I will begin my remarks today with highlights for the fiscal year and fourth quarter. Paul will then cover the year and quarter financial information in more detail, and I will conclude our prepared remarks with a discussion of our outlook for the first quarter of fiscal 2020, after which we will open the call to questions.

As announced in our earnings release this morning, we reported fiscal fourth quarter 2019 earnings from continuing operations of $85.9 million or $0.72 per diluted share on net sales of $1.5 billion. Excluding the impact of certain integration costs, our adjusted earnings from continuing operations were $90.8 million or $0.76 per diluted share. Through our own actions combined with the good market conditions in which we operate, we've reported the highest consecutive quarterly earnings for CMC since the Great Recession.

I'm also pleased to report that the Board of Directors declared a quarterly dividend of $0.12 per share of CMC common stock for stockholders of record on November 6, 2019. The dividend will be paid on November 20, 2019. This represents CMC's 220th consecutive quarterly dividend.

Fiscal 2019 was a significant and transformative year for CMC. I would now like to recap some of the major accomplishments of this past year. Before doing so, I want to recognize and congratulate all CMC employees for their contribution to this highly successful and transformative year.

Now let's review some of the highlights. On November 5, 2018, we concluded the largest acquisition in the history of the company, acquiring 4 rebar mills and 33 fabrication facilities, adding 2.5 million tons of rolling capacity and increasing our fabrication capacity by almost 50%.

The systems integration was flawless and completed in less than 4 months, well ahead of schedule. The confirmed commercial and operational synergies were double our original expectations and the operational results have also exceeded our initial business modeling. As a result of the acquisition and our growth initiatives, our revenue grew by 26%, and our adjusted earnings from continuing operations grew by 41% in fiscal 2019.

The rapid integration of the acquired assets along with the execution of our business plan also allowed us to reduce debt associated with the acquisition by $124.5 million in the fourth quarter. At the same time, we increased our cash on hand quarter-over-quarter, reducing net debt by $232 million from the fiscal first quarter 2019.

In addition, core EBITDA from continuing operations was $501.5 million for 2019 in comparison to $412.2 million in 2018. Our results in fiscal year 2019 demonstrate the benefits of the strategic repositioning of the company that we have completed over the last several years.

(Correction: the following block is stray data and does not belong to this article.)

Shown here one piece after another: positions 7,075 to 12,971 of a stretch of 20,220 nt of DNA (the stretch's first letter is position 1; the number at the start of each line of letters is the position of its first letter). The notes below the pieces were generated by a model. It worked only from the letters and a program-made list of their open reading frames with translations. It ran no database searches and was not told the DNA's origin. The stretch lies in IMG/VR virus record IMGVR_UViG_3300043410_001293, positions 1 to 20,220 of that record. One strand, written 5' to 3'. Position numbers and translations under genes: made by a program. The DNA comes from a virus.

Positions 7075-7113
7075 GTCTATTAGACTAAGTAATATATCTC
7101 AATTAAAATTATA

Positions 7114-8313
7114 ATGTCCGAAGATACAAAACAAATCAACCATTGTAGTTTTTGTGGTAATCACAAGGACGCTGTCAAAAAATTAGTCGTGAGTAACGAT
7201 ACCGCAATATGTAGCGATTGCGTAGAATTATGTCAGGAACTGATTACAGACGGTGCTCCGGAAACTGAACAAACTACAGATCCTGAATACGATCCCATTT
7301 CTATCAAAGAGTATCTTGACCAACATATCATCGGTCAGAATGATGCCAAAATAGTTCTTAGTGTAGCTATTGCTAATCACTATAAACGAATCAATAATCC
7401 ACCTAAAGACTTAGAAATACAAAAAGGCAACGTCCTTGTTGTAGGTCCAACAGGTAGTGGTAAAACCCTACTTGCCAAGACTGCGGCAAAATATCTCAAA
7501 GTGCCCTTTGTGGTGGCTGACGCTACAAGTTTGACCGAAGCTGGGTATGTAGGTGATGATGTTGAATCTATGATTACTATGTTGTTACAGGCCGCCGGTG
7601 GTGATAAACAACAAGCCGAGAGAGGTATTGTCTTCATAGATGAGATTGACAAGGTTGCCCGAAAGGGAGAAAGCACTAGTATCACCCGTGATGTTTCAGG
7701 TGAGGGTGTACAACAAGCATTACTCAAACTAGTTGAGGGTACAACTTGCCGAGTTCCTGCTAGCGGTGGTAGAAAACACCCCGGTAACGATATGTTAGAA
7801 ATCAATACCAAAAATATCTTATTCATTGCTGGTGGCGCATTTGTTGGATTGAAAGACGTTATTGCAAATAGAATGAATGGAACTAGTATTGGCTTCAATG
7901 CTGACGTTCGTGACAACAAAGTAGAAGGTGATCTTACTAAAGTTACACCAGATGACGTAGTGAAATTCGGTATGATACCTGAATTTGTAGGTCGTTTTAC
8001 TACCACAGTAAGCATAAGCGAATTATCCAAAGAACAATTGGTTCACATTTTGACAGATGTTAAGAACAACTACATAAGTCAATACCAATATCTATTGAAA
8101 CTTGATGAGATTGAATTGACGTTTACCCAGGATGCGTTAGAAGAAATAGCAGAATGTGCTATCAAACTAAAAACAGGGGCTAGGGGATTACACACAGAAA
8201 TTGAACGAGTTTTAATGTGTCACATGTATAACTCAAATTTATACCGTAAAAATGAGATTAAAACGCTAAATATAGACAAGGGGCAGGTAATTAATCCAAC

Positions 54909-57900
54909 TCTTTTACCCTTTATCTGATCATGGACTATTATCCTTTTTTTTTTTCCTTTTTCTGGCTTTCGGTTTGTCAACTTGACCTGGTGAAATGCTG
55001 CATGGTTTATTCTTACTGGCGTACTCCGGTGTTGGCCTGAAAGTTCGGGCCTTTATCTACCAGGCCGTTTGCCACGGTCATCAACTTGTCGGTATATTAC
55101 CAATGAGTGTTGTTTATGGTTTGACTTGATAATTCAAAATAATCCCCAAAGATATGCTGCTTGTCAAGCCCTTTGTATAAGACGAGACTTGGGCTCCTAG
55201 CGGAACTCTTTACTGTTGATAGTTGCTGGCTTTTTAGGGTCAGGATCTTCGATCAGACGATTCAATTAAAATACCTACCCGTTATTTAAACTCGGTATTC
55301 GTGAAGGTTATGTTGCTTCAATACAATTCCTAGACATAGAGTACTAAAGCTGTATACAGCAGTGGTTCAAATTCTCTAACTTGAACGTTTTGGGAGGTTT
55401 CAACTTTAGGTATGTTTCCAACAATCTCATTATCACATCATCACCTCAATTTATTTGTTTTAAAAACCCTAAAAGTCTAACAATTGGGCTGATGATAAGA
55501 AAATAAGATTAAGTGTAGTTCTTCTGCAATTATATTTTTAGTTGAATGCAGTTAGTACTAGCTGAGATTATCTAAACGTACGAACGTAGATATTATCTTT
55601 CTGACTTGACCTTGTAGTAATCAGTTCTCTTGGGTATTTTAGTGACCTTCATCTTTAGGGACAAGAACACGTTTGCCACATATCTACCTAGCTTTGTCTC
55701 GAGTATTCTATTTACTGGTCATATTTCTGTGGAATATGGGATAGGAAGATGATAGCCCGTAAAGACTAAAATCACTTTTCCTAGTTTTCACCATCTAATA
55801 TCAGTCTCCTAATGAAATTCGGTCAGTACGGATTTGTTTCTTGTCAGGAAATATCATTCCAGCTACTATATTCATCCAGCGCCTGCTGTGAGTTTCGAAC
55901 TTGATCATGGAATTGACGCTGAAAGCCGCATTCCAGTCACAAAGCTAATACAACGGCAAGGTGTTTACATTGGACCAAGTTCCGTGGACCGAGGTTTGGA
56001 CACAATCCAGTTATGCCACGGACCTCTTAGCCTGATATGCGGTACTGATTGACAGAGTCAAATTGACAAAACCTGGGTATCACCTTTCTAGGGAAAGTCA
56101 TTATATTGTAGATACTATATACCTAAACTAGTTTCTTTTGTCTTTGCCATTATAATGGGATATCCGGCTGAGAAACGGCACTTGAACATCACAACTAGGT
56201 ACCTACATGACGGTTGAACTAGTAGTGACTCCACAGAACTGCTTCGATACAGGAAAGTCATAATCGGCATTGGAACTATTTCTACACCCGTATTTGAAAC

Other noteworthy accomplishments in the past fiscal year include the ramp-up of our second micro mill in Oklahoma has exceeded our original financial expectations. Its differentiated hot spooled rebar product has gained wide customer acceptance and is also producing very strong returns. To expand this product offering, we also successfully added this capability at our Arizona micro mill during the past fiscal year.

In our recycling segment, we continued our investment in separation technology innovation in our nonferrous operations. Finally, our Polish operations generated EBITDA in excess of $100 million for the second consecutive year while also achieving the best annual safety result in history.

Today, CMC is the largest rebar producer in the United States, where demand remains strong and margins are differentiated from many other steel products.

Now turning to the market outlook. We are poised to continue benefiting from the positive outlook in the markets in which we operate. We remain optimistic about the construction market as many of the key indicators we monitor support a positive view. Let me now cover some of them.

U.S. construction activity remains resilient, led by an increase in public sector spending. According to Dodge, nonbuilding construction starts were 3% higher through the first 8 months of this year compared to last year. In the nonresidential sector, commercial construction starts likewise are 3% higher year-to-date.

The Architectural Billing Index, a leading indicator for construction expansion, continues to be strongest in the regional markets we serve. Finally, U.S. unemployment rates and interest rates continue to remain historically low.

This positive outlook in construction activity is further supported by our fabrication segment bidding and booking activity, a key leading indicator for us. We booked a record number of projects during our fiscal fourth quarter and bidding activity remains robust. Bid and booked prices averaged above $1,000 per ton for the fiscal year, a level that will be profitable to us when shipping this material at current rebar prices. Overall, book prices have increased 23% compared to the same period in the prior year.

Turning to the markets we serve in Europe. Polish economy continues to outperform the broader European market, with GDP growing by 4.5% in the most recent quarter. A 30-year unemployment rate of 5.2% and significant wage growth have been catalysts for record-level consumer confidence for most of 2019.